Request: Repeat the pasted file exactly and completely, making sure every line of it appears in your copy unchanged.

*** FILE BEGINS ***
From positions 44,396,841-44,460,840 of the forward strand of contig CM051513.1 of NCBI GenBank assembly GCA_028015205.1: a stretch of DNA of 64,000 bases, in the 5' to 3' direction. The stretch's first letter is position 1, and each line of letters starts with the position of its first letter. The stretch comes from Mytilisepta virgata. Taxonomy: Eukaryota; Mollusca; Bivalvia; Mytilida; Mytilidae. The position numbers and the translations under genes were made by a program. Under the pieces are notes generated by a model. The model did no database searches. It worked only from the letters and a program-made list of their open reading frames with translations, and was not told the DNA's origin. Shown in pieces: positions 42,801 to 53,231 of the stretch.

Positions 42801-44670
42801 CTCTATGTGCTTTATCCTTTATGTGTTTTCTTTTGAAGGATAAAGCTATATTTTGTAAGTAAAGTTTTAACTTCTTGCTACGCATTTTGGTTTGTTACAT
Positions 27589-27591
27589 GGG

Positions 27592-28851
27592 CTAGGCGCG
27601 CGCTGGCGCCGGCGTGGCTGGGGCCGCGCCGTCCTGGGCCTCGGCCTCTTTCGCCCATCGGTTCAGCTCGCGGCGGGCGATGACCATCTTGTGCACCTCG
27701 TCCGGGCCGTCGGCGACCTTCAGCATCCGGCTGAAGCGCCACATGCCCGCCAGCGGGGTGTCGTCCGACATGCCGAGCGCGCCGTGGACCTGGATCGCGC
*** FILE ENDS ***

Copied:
From positions 44,396,841-44,460,840 of the forward strand of contig CM051513.1 of NCBI GenBank assembly GCA_028015205.1: a stretch of DNA of 64,000 bases, in the 5' to 3' direction. The stretch's first letter is position 1, and each line of letters starts with the position of its first letter. The stretch comes from Mytilisepta virgata. Taxonomy: Eukaryota; Mollusca; Bivalvia; Mytilida; Mytilidae. The position numbers and the translations under genes were made by a program. Under the pieces are notes generated by a model. The model did no database searches. It worked only from the letters and a program-made list of their open reading frames with translations, and was not told the DNA's origin. Shown in pieces: positions 42,801 to 53,231 of the stretch.

Positions 42801-44670
42801 CTCTATGTGCTTTATCCTTTATGTGTTTTCTTTTGAAGGATAAAGCTATATTTTGTAAGTAAAGTTTTAACTTCTTGCTACGCATTTTGGTTTGTTACAT
Positions 27589-27591
27589 GGG

Positions 27592-28851
27592 CTAGGCGCG
27601 CGCTGGCGCCGGCGTGGCTGGGGCCGCGCCGTCCTGGGCCTCGGCCTCTTTCGCCCATCGGTTCAGCTCGCGGCGGGCGATGACCATCTTGTGCACCTCG
27701 TCCGGGCCGTCGGCGACCTTCAGCATCCGGCTGAAGCGCCACATGCCCGCCAGCGGGGTGTCGTCCGACATGCCGAGCGCGCCGTGGACCTGGATCGCGC